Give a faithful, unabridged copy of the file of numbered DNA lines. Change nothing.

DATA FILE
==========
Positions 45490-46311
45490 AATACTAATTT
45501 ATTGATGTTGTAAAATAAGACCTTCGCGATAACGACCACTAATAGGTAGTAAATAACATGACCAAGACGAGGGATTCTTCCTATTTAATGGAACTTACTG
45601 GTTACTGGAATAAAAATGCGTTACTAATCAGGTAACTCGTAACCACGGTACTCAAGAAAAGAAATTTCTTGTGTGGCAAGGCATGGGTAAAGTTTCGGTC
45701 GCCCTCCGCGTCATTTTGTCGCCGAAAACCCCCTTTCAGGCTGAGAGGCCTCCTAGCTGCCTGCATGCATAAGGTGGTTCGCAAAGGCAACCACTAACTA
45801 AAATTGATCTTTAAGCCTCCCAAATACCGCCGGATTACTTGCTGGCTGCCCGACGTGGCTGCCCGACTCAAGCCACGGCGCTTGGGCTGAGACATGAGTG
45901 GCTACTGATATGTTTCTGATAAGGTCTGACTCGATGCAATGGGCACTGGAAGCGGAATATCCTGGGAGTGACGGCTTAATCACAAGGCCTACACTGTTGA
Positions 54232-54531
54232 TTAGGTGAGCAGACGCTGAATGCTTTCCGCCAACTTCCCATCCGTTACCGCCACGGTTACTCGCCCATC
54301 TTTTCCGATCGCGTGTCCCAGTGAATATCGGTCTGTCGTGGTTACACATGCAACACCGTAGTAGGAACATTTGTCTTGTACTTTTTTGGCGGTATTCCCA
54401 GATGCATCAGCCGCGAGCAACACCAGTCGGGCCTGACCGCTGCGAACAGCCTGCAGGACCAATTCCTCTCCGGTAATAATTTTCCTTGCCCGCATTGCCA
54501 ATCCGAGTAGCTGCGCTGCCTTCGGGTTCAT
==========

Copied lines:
Positions 45490-46311
45490 AATACTAATTT
45501 ATTGATGTTGTAAAATAAGACCTTCGCGATAACGACCACTAATAGGTAGTAAATAACATGACCAAGACGAGGGATTCTTCCTATTTAATGGAACTTACTG
45601 GTTACTGGAATAAAAATGCGTTACTAATCAGGTAACTCGTAACCACGGTACTCAAGAAAAGAAATTTCTTGTGTGGCAAGGCATGGGTAAAGTTTCGGTC
45701 GCCCTCCGCGTCATTTTGTCGCCGAAAACCCCCTTTCAGGCTGAGAGGCCTCCTAGCTGCCTGCATGCATAAGGTGGTTCGCAAAGGCAACCACTAACTA
45801 AAATTGATCTTTAAGCCTCCCAAATACCGCCGGATTACTTGCTGGCTGCCCGACGTGGCTGCCCGACTCAAGCCACGGCGCTTGGGCTGAGACATGAGTG
45901 GCTACTGATATGTTTCTGATAAGGTCTGACTCGATGCAATGGGCACTGGAAGCGGAATATCCTGGGAGTGACGGCTTAATCACAAGGCCTACACTGTTGA
Positions 54232-54531
54232 TTAGGTGAGCAGACGCTGAATGCTTTCCGCCAACTTCCCATCCGTTACCGCCACGGTTACTCGCCCATC
54301 TTTTCCGATCGCGTGTCCCAGTGAATATCGGTCTGTCGTGGTTACACATGCAACACCGTAGTAGGAACATTTGTCTTGTACTTTTTTGGCGGTATTCCCA
54401 GATGCATCAGCCGCGAGCAACACCAGTCGGGCCTGACCGCTGCGAACAGCCTGCAGGACCAATTCCTCTCCGGTAATAATTTTCCTTGCCCGCATTGCCA
54501 ATCCGAGTAGCTGCGCTGCCTTCGGGTTCAT